Despite the species not being dangerous, their size is what earns them a place on this list; the second largest shark in terms of size. With a length of 40 feet and a weight of over 5 tons, it is frequently seen swimming close to the surface of the water.

Quick facts

  • The Basking shark is a filter feeder shark relying mainly on zooplankton
  • Humans are not at risk in general, but they are large, and their skin is rough, so caution is advised

7: Greenland Shark

It mainly inhabits cold-water environments such as those in the Arctic Ocean and North Atlantic Ocean. Often between 8–14 feet in length, it has a rounded snout, small fins, and gray to brown coloration.

Quick facts

  • In comparison to all vertebrates, the Greenland shark has the longest lifespan known
  • Since it is isolated from human activity, no attacks have been reported

8: Cookiecutter Shark

The cookie-cutter shark is a small, deep-sea shark known for its unique feeding habits. This shark uses its long, sharp teeth to take “cookie-sized” bites out of larger animals, including other sharks. The cookie-cutter shark is found in temperate waters worldwide.

Quick facts

  • Photophores in the cookiecutter’s skin emit light, making its whole underside glow
  • They are often found swimming at depths below 3200 feet, so you are unlikely to see a Cookiecutter Shark

9: Phoebodus shark

The Phoebodus shark is a prehistoric shark that existed during the Devonian period. It was a large shark, reaching up to 6 meters in length. It had a long, trim body and a pointed snout. Its teeth were sharp and rounded, and it had large eyes.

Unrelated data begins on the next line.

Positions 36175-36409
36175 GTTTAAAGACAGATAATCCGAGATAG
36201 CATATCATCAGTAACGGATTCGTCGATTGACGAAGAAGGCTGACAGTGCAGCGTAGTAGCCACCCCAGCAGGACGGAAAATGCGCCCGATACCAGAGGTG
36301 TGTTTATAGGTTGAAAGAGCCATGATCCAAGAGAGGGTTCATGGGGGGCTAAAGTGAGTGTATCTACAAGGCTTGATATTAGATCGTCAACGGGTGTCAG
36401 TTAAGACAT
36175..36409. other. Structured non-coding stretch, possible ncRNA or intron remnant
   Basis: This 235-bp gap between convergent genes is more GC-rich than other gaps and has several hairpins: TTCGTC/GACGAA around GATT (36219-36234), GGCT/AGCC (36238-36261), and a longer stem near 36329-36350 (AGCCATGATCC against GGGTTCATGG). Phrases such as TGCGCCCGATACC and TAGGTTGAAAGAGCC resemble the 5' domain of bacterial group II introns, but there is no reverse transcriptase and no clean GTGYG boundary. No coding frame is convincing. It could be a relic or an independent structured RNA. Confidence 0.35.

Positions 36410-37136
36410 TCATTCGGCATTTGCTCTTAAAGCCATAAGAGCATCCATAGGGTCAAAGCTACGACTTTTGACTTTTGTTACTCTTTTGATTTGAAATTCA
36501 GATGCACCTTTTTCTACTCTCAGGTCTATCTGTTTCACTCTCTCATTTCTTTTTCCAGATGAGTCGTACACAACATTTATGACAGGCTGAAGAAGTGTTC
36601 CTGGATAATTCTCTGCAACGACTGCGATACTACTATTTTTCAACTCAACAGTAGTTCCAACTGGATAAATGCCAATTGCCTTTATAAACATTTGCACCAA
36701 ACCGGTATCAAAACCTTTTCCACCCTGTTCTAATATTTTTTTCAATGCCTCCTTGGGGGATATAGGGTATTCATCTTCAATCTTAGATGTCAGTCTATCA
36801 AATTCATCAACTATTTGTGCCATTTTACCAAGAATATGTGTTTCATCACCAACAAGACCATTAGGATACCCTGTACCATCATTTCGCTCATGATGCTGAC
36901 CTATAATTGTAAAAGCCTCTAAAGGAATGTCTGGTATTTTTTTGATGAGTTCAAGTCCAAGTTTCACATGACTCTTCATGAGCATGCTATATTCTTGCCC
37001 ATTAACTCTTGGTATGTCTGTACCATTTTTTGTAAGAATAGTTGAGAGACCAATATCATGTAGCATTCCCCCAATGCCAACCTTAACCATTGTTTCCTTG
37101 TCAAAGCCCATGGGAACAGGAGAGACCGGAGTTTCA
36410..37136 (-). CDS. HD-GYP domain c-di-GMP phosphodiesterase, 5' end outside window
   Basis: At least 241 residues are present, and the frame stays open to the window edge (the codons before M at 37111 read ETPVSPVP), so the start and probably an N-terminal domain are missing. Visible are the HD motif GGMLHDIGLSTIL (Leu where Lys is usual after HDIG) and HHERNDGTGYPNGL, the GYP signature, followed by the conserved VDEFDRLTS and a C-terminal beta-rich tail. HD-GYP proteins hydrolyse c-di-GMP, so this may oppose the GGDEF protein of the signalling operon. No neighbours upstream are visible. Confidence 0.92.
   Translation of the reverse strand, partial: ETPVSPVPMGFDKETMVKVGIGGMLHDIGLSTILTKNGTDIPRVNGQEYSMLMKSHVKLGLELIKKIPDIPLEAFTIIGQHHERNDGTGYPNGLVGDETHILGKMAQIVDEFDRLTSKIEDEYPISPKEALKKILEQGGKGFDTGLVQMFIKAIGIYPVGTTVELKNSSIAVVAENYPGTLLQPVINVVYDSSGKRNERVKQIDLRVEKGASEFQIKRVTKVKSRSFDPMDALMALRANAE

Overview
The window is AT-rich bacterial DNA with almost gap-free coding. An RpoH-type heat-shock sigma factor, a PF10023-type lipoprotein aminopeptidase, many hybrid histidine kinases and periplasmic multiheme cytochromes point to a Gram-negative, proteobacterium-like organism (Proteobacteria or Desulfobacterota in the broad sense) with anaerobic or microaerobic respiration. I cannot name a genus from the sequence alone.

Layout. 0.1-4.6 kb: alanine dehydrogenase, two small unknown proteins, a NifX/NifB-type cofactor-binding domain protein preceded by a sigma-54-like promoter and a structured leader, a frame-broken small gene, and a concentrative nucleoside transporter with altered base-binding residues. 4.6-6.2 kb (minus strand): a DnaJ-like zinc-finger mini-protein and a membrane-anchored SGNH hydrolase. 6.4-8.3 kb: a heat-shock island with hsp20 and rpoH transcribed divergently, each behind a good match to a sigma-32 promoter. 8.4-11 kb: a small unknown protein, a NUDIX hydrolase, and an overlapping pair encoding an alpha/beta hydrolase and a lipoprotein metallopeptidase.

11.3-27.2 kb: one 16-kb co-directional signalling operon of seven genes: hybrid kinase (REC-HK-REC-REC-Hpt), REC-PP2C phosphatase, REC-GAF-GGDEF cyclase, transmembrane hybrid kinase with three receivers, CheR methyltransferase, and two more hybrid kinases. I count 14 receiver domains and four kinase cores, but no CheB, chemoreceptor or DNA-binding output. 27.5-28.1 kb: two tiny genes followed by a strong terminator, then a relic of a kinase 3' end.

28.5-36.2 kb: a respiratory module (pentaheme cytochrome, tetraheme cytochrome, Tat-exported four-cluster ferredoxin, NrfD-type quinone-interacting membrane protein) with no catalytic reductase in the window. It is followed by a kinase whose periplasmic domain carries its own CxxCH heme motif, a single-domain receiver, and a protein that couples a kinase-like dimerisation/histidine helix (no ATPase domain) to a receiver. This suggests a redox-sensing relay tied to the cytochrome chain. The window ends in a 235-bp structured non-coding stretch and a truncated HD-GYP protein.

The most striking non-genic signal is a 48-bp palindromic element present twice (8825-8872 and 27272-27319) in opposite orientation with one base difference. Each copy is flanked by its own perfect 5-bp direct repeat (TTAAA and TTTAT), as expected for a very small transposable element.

Quick facts

  • Phoebodus sharks went extinct early in the Carboniferous, according to investigators

10: Anvil Shark

As one of the earliest sharks, Stethacanthus measures about 70 centimeters long. It is endemic to the waters of southern Japan and is named for its anvil-shaped first dorsal fin.

Quick facts

  • Known for its peculiar dorsal fin, this small shark lived around 350 million years ago

11: Velvet belly lanternshark

Sharks with velvet belly undersides are named so because their black undersides starkly contrast with the brown coloration of their bodies. Velvet belly sharks are usually no more than 18 inches long.

Quick facts

  • Velvet belly lantern sharks emit light with photophores, making them bioluminescent
  • Ovoviviparous; every 2 to 3 years, it gives birth to litters of 6 to 20 young
  • In the northeastern Atlantic Ocean, velvet belly sharks are quite abundant

12: Scissor-tooth Shark

An extinct mysterious fish with a long v-shaped root system and numerous serrated teeth, Edestus has long curls of teeth.

Quick facts

  • Its teeth are sharp and curved, like a pair of scissors
  • According to conservative estimates, E. heinrichi can grow to a length of more than 22 feet

13: Swell shark

Swell sharks have a yellow-brown body color that is speckled with brown and white. An average swell shark measures 90 cm in length, with a maximum of 110 cm. There is a high level of social interaction among these species, and it is common to see them sleeping on top of or next to other sharks.